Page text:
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Innisfree is one of the leading beneficiaries of Labour's PFI contracts
We are mounting an ongoing campaign to embarrass Innisfree at their offices on the seventh floor of an anonymous office building at 33 Gutter Lane
Dress as doctors, nurses, wounded patients or bankers.
We are publicising the role of PFI contracts in the NHS and have delivered a letter to David Metter, boss of Innisfree, asking for a meeting.
Please spread the word.
Letter to be signed by groups opposed to PFI bankrupting the NHS:
Dear Mr Metter,
We are a group of citizens who have become concerned with the effects that PFI schemes are having on our public services. On March 1st we tried to visit you in your office and talk with you about these schemes. Sadly, security and the police wouldn't even let us through the front door. So we thought that we might put our case to you in writing and ask whether we could have a face-to-face meeting in which we could discuss these issues further.
As you are no doubt aware, PFI schemes are bankrupting NHS trusts and local authorities around the country. The South London Healthcare Trust for example, was bankrupted by the interests payments it was forced to pay to a consortium of which you and Innisfree were a part. As a result, the government is going to cut healthcare services across South East London, including closing Lewisham Hospital's A&E and maternity services. This is not an isolated case. It is reported that up to 22 NHS trusts are facing serious financial difficulties because of expensive PFI schemes, six of which are thought to be at risk of bankruptcy.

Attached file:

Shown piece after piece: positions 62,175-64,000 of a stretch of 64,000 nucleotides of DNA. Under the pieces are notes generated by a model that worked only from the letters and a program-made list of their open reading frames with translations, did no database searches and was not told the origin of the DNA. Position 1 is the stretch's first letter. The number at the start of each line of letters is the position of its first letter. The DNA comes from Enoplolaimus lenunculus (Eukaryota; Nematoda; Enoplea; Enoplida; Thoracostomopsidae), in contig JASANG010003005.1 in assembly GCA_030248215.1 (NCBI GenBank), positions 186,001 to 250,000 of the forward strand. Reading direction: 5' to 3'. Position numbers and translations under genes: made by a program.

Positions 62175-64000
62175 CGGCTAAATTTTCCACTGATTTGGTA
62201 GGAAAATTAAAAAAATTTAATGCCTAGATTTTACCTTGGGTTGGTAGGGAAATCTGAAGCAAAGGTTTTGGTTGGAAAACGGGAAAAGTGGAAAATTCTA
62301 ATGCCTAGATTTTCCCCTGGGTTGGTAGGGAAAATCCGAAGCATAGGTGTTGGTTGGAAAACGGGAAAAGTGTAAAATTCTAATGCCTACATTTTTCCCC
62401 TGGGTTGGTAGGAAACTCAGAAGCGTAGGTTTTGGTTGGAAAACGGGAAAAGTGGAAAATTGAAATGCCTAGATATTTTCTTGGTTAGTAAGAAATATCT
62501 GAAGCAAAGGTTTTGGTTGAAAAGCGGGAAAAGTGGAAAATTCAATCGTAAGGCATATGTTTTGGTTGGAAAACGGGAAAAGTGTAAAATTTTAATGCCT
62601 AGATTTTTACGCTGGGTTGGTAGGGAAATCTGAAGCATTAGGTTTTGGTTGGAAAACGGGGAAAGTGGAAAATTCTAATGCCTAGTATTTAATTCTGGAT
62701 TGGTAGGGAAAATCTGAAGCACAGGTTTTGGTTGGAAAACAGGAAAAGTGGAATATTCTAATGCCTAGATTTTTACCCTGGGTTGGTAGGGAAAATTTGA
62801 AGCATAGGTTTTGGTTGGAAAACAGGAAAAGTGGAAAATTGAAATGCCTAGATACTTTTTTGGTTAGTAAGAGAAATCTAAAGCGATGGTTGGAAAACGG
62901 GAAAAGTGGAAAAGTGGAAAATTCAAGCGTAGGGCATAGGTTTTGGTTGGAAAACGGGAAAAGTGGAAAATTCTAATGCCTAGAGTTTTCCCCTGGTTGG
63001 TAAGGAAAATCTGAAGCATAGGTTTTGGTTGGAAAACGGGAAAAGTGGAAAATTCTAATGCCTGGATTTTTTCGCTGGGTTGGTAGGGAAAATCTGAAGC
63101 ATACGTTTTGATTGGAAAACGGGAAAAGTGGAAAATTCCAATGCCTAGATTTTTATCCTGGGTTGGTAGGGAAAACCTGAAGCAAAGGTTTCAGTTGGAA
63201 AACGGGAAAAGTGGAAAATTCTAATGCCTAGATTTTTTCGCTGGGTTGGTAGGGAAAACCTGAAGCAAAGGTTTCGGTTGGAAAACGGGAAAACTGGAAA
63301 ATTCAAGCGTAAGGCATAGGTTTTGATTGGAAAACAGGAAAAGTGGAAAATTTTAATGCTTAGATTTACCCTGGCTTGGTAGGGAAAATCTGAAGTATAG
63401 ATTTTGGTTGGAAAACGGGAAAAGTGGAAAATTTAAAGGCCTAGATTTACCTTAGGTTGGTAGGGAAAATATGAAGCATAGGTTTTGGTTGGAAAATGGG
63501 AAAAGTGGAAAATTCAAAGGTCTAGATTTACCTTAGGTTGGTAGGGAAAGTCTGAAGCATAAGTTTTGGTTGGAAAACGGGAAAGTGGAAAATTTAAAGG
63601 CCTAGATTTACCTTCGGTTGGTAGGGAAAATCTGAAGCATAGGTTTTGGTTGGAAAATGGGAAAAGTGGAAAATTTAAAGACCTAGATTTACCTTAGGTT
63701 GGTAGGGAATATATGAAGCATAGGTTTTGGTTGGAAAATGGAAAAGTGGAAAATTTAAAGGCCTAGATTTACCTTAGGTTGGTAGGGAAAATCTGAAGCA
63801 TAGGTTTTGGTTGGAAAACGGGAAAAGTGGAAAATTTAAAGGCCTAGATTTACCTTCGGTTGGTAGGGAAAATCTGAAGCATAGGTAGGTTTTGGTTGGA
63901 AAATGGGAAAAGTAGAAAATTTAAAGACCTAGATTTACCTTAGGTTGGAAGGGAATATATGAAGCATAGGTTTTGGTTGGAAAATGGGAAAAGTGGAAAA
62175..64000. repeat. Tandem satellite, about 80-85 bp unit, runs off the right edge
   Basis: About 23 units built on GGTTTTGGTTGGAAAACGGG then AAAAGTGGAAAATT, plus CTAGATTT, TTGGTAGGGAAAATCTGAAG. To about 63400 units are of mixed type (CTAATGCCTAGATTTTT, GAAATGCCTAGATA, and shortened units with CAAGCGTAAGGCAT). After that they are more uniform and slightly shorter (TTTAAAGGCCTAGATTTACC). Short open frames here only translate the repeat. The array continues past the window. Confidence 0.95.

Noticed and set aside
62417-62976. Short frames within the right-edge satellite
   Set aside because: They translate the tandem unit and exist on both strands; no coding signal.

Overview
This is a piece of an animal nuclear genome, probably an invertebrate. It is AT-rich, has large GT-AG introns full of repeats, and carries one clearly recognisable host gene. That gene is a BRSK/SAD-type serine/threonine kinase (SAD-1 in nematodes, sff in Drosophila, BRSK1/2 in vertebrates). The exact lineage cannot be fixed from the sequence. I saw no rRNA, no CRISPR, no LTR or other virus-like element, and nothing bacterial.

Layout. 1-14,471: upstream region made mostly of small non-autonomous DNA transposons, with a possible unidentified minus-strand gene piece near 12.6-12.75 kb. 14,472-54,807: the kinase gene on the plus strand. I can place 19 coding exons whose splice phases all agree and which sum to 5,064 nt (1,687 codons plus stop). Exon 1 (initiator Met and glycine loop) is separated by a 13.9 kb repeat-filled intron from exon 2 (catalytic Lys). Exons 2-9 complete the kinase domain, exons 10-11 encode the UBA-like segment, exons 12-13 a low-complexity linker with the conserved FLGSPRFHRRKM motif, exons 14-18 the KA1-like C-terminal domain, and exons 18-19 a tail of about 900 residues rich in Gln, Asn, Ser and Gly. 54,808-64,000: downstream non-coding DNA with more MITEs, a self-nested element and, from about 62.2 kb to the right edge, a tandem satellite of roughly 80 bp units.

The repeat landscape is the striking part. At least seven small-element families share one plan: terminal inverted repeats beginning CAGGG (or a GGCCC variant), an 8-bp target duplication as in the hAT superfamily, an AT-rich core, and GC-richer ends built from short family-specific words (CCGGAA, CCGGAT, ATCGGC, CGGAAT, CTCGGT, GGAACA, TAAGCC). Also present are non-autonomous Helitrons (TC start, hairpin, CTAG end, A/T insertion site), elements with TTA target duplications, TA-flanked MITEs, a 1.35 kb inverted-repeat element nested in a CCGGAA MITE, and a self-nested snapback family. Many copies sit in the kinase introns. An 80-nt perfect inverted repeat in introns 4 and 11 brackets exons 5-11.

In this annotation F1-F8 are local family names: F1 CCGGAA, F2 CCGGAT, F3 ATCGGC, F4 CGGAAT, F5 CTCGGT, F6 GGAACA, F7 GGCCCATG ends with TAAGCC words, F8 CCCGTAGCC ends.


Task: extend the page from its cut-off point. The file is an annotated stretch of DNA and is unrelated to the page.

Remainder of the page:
In light of these facts, we ask that Innisfree annul all of the existing PFI schemes that it participates in and profits from. They are destroying the public services that we all rely on and they will leave thousands of people without adequate access to crucial services such as healthcare.
You will probably protest that private companies like Innisfree have put large amounts of money into financing these projects and that they deserve a decent return on them. By most people's standards, however, you have already made an incredible amount of money out of these schemes. According to accounts filed at Companies House in 2010, Innisfree’s profit margin was 53 per cent. Given that a successful FTSE 100 company like Tesco makes margins of around 6 percent, this figure is astronomical. However, it isn't very surprising that you are doing so well. Before central government stepped in, the South London NHS trust had already paid the consortium of which you are part double what it cost to build the hospitals at Woolwich and Farnborough. You also managed to refinance the Norwich and Norfolk Hospital PFI scheme, lengthening the NHS’s repayment term but raising your own rate of return from 16 to 60 per cent. However, even this is small fry compared the PFI deal for Bromley Hospital on which, according to the National Audit Office, you will make a 71% profit.
We believe you have made enough money at the expense of the tax payer and ask that you do the right thing and scrap these exploitative contracts.
However, if you remain unconvinced, we'd be more than happy to organise a meeting and put our case to you in person.
We hope to hear from you soon.